Switch to English Language Passer en langue française Omschakelen naar Nederlandse Taal Wechseln Sie zu deutschen Sprache Passa alla lingua italiana
Members: 71,849   Posts: 1,582,836   Online: 725
      
Page 1 of 3 123 LastLast
Results 1 to 10 of 26
  1. #1

    Join Date
    Nov 2009
    Location
    Ajman - U.A.E.
    Shooter
    Multi Format
    Posts
    958

    Developer working solution or dilution

    I bought 2 developers but i can't understand what is written on the bottles, so i will ask here, and i apologize if this question was asked to death.

    When it is written, to make 1Gallon or 2 Gallon and so, what does that mean? Should i mix the entire bottle liquid for that written to make quantity or just i dilute as necessary until i can reach that written quantity? So if i have one bottle that has written the developer to make 1US Gallon, how much i should dilute to have that amount at the end? I had one of those developer before but it was written to make 5L, but i was using just the diluted solution and didn't mix the whole liquid for 5L, any guidance here please???

  2. #2

    Join Date
    Apr 2008
    Location
    Los Angeles, CA
    Shooter
    Multi Format
    Posts
    8,021
    Images
    4
    "To make" means that is the final solution volume once everything is mixed according to the instructions.

    Comparing the amount of concentrate to the final volume gives you a ratio. Sometimes it is possible to apply that ratio to make smaller batches of some solution. We do this with liquid fixer and developer concentrates all the time, when we make, say, only one liter of working solution from a bottle that says "to make" ten liters." Other times it is not possible or advisable. For example, if the amounts are too small to precisely measure, you would not want to do it. Also, for best results, it is not OK with pre-mixed powders at any time, only with liquid chemicals. This is because one cannot assure uniform distribution of all the ingredients in a bag of pre-mixed powdered chemicals.
    2F/2F

    "Truth and love are my law and worship. Form and conscience are my manifestation and guide. Nature and peace are my shelter and companions. Order is my attitude. Beauty and perfection are my attack."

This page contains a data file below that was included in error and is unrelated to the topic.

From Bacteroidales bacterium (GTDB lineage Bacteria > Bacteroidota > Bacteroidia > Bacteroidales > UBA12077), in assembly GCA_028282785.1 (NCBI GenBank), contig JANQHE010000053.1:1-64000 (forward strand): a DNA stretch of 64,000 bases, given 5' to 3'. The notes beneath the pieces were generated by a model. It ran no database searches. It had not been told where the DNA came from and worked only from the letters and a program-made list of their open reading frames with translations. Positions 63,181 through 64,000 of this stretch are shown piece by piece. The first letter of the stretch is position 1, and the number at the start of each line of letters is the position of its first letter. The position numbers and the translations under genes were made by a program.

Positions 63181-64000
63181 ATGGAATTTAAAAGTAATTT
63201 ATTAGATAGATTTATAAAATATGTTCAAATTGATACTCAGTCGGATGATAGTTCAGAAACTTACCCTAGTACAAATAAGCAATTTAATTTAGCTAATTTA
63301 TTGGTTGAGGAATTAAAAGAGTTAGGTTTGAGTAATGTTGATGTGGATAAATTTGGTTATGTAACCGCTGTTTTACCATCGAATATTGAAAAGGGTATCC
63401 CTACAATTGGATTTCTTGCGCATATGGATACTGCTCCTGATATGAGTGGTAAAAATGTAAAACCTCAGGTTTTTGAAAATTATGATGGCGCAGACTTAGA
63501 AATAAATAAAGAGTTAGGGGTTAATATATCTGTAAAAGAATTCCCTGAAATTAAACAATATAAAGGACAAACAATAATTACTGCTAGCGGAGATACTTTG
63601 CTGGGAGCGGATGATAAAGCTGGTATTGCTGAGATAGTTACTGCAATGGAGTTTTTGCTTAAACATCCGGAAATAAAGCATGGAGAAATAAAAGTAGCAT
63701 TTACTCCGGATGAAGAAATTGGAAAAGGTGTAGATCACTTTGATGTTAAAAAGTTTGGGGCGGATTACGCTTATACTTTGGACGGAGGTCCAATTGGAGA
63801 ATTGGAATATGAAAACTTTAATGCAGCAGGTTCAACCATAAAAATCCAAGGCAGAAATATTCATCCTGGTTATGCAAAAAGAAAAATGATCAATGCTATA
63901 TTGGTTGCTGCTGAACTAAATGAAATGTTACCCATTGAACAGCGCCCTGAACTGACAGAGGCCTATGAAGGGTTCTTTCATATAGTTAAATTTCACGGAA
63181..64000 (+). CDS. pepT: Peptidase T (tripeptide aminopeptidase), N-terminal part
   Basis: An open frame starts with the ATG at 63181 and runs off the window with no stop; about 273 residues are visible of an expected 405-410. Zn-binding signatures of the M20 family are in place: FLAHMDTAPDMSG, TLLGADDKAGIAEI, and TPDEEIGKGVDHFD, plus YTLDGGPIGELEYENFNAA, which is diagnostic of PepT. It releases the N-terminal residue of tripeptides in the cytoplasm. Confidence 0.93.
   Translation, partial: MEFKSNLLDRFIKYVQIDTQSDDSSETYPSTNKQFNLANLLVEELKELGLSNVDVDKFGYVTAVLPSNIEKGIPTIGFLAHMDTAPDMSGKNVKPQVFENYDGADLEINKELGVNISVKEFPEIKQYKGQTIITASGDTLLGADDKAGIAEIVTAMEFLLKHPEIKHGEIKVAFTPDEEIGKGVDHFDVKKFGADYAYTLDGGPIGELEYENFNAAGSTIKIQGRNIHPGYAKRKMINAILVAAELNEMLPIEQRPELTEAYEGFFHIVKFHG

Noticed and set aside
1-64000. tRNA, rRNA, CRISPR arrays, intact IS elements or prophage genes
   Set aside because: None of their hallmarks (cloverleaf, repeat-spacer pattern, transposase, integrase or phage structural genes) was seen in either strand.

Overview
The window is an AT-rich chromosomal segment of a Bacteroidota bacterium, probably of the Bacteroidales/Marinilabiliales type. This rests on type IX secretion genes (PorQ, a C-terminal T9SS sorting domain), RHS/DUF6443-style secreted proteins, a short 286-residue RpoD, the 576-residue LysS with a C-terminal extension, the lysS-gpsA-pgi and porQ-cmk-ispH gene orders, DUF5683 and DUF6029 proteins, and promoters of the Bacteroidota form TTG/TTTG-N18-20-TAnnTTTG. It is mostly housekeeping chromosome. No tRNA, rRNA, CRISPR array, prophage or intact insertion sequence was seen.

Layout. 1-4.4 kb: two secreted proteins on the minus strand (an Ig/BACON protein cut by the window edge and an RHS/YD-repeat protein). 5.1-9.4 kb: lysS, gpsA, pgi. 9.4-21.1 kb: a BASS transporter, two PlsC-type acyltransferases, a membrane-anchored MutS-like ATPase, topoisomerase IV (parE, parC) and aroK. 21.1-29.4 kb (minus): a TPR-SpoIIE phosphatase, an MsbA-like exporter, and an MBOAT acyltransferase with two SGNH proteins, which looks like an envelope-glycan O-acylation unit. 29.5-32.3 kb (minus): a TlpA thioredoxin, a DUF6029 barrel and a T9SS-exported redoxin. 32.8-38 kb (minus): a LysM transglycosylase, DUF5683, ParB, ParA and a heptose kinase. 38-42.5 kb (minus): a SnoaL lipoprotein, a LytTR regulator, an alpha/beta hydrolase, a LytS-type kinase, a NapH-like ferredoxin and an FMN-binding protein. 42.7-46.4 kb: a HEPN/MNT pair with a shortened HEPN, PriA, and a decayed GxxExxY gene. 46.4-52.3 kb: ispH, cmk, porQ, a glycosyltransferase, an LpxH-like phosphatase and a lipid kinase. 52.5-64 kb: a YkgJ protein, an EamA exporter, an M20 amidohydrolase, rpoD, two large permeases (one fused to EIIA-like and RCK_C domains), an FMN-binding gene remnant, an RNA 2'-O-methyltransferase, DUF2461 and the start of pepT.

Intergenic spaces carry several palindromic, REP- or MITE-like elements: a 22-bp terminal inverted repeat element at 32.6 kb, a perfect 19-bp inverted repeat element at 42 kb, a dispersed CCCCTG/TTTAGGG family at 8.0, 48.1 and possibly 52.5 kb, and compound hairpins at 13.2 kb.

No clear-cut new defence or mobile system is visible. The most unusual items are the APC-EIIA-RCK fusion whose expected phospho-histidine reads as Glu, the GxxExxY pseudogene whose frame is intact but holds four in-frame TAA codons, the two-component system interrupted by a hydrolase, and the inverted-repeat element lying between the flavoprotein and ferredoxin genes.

- Rob Tyner (1944 - 1991)

  3. #3
    MattKing's Avatar
    Join Date
    Apr 2005
    Location
    Delta, British Columbia, Canada
    Shooter
    Multi Format
    Posts
    12,926
    Images
    60
    What developers are they?

    In most cases, the "to make X gallons/liters" phrase on the bottles isn't a mixing instruction, but rather a clue as to how much value you are getting when you buy the bottle.

    Most bottles also have mixing and dilution instructions printed on them. If they don't, it probably means that there are a variety of options available, and there isn't enough room on the bottle to describe them all (Kodak HC110 is a good example of that).

    Most likely there is a web document which covers mixing plus a lot of other issues.

    In general though, 2F/2F's comments above are correct.
    Matt

    “Photography is a complex and fluid medium, and its many factors are not applied in simple sequence. Rather, the process may be likened to the art of the juggler in keeping many balls in the air at one time!”

    Ansel Adams, from the introduction to The Negative - The New Ansel Adams Photography Series / Book 2

  4. #4

    Join Date
    Nov 2009
    Location
    Ajman - U.A.E.
    Shooter
    Multi Format
    Posts
    958
    Quote Originally Posted by 2F/2F View Post
    "To make" means that is the final solution volume once everything is mixed according to the instructions.

    Comparing the amount of concentrate to the final volume gives you a ratio. Sometimes it is possible to apply that ratio to make smaller batches of some solution. We do this with liquid fixer and developer concentrates all the time, when we make, say, only one liter of working solution from a bottle that says "to make" ten liters." Other times it is not possible or advisable. For example, if the amounts are too small to precisely measure, you would not want to do it. Also, for best results, it is not OK with pre-mixed powders at any time, only with liquid chemicals. This is because one cannot assure uniform distribution of all the ingredients in a bag of pre-mixed powdered chemicals.
    THank you very much for your answer but i couldn't understand it well, so is that mean i have to mix all the dev liquid in the bottle for that given "To make" and divided them into smaller batches bottles? or just i dilute the liquid as needed?

  5. #5

    Join Date
    Nov 2009
    Location
    Ajman - U.A.E.
    Shooter
    Multi Format
    Posts
    958
    Quote Originally Posted by MattKing View Post
    What developers are they?

    In most cases, the "to make X gallons/liters" phrase on the bottles isn't a mixing instruction, but rather a clue as to how much value you are getting when you buy the bottle.